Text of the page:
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Can Low Carb Diet Help Treat Acne?

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Acne related image Photo: Getty Images

Acne affects millions of people and for most people, this skin disorder can be agonizing to deal with. The disorder is surrounded by myths of gigantic proportions. While the cause of acne is well understood, the treatments have lagged behind. There are hundreds of treatments for acne but the majority either do not work or only work for the milder cases.

Besides drugs, there are also numerous lasers and light therapies being promoted to treat acne. In most cases, the evidence that these therapies work is very weak. If acne is allowed to fester, it may lead to life long scars.

Now there is evidence that eating a low carbohydrate diet may do a lot more than help you lose weight. The latest research indicates that such diets may also help improve skin and erase your acne. In the past many diet plans were introduced to help treat acne, but the results were not predictable or consistent (1).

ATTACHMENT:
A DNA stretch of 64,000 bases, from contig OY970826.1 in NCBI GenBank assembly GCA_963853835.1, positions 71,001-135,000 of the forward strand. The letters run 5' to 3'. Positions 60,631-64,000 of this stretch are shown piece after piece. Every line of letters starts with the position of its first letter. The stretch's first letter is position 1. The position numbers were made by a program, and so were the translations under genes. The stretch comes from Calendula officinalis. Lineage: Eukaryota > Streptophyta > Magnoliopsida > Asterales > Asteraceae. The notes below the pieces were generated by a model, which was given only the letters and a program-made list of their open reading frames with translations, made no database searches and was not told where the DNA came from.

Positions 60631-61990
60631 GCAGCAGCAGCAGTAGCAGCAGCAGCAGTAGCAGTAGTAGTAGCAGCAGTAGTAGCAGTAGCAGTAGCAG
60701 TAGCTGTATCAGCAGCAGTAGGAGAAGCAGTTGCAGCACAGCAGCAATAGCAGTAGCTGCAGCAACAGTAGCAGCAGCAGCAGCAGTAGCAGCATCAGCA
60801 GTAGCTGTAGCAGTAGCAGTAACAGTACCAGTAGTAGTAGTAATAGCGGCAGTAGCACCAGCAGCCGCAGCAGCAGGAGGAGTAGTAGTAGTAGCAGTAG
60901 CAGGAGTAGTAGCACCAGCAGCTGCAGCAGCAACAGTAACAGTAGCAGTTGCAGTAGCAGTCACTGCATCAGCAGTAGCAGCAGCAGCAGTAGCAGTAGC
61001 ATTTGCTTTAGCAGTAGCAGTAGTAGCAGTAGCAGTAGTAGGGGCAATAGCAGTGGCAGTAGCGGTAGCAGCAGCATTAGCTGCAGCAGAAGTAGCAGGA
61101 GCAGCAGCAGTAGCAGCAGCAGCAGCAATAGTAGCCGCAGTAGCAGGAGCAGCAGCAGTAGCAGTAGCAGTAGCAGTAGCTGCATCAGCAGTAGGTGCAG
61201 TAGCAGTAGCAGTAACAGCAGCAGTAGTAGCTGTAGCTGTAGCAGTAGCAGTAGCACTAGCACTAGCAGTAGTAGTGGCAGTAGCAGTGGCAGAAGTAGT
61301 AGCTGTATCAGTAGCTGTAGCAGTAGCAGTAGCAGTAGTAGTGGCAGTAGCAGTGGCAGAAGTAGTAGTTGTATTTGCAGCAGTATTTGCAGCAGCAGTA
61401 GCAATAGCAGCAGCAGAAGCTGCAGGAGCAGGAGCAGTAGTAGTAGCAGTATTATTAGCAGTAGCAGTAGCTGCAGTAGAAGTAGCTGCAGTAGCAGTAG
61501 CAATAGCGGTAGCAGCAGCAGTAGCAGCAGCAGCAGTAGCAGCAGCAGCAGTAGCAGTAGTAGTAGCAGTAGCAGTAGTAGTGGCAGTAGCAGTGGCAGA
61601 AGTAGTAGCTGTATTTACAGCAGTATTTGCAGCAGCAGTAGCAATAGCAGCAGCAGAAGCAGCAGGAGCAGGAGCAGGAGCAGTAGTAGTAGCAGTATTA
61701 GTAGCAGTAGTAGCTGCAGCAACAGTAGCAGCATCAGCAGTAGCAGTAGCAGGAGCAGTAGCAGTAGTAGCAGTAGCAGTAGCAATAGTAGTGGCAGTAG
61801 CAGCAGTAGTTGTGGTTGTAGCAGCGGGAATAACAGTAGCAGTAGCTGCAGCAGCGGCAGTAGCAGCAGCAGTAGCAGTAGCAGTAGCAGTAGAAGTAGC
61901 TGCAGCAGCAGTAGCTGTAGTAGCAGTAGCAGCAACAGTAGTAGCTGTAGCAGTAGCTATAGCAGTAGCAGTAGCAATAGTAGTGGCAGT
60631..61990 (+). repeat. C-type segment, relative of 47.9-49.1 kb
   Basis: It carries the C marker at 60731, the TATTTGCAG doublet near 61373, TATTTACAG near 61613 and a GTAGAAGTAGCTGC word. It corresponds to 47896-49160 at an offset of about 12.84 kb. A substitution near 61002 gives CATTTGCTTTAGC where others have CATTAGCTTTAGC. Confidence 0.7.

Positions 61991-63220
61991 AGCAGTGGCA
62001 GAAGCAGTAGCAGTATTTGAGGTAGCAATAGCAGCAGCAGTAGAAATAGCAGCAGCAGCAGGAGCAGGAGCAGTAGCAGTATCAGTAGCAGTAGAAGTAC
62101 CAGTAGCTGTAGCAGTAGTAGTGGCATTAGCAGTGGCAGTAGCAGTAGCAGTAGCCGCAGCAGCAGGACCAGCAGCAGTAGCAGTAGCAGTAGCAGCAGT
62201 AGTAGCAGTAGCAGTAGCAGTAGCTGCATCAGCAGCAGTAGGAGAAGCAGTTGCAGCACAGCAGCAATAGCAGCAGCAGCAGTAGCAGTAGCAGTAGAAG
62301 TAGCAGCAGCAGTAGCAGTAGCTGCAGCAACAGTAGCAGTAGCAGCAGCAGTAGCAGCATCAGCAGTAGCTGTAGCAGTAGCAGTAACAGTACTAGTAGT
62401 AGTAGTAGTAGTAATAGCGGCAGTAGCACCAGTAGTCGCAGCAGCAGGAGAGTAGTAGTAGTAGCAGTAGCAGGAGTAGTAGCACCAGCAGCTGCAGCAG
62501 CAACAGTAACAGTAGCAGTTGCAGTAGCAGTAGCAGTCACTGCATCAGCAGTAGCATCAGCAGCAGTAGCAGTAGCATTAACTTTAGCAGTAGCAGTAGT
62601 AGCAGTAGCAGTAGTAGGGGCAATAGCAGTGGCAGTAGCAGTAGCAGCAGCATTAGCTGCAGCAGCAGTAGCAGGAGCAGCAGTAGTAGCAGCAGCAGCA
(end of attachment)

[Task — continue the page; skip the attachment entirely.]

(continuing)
Dr Alan Shalita, Chairman of the Department of Dermatology at SUNY Downstate Medical Center in New York says that perhaps some people with acne may have high insulin and that consuming foods with low glycemic index may help control acne by lowering the insulin. Evidence shows that eating low carbohydrate diets helps maintain normal blood sugar levels and the high insulin levels gradually disappear. Thus, Dr Shalita recommends that patients with acne eat a low carb diet. He also recommends avoiding dairy products because there is evidence that such foods may promote acne (2).

Dr Shalita also dispels the myth of chocolates and acne. So far there is no evidence to link chocolate to acne. Dr Shalita believes that it is more to do with the high sugar rather than the cocoa in the chocolate.

So what does Dr Shalita recommend to patients? For mild acne he suggests using over-the-counter products like a salicylic acid cleanser followed by application of benzyl peroxide. If this fails to work, see a skin doctor. For severe acne the best drug today are the retinoids, or isotretinoin. However, this drug may not be suitable for women of childbearing age as it can cause birth defects and alterations in mood.

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We value and respect our HERWriters' experiences, but everyone is different. Many of our writers are speaking from personal experience, and what's worked for them may not work for you. Their articles are not a substitute for medical advice, although we hope you can gain knowledge from their insight.



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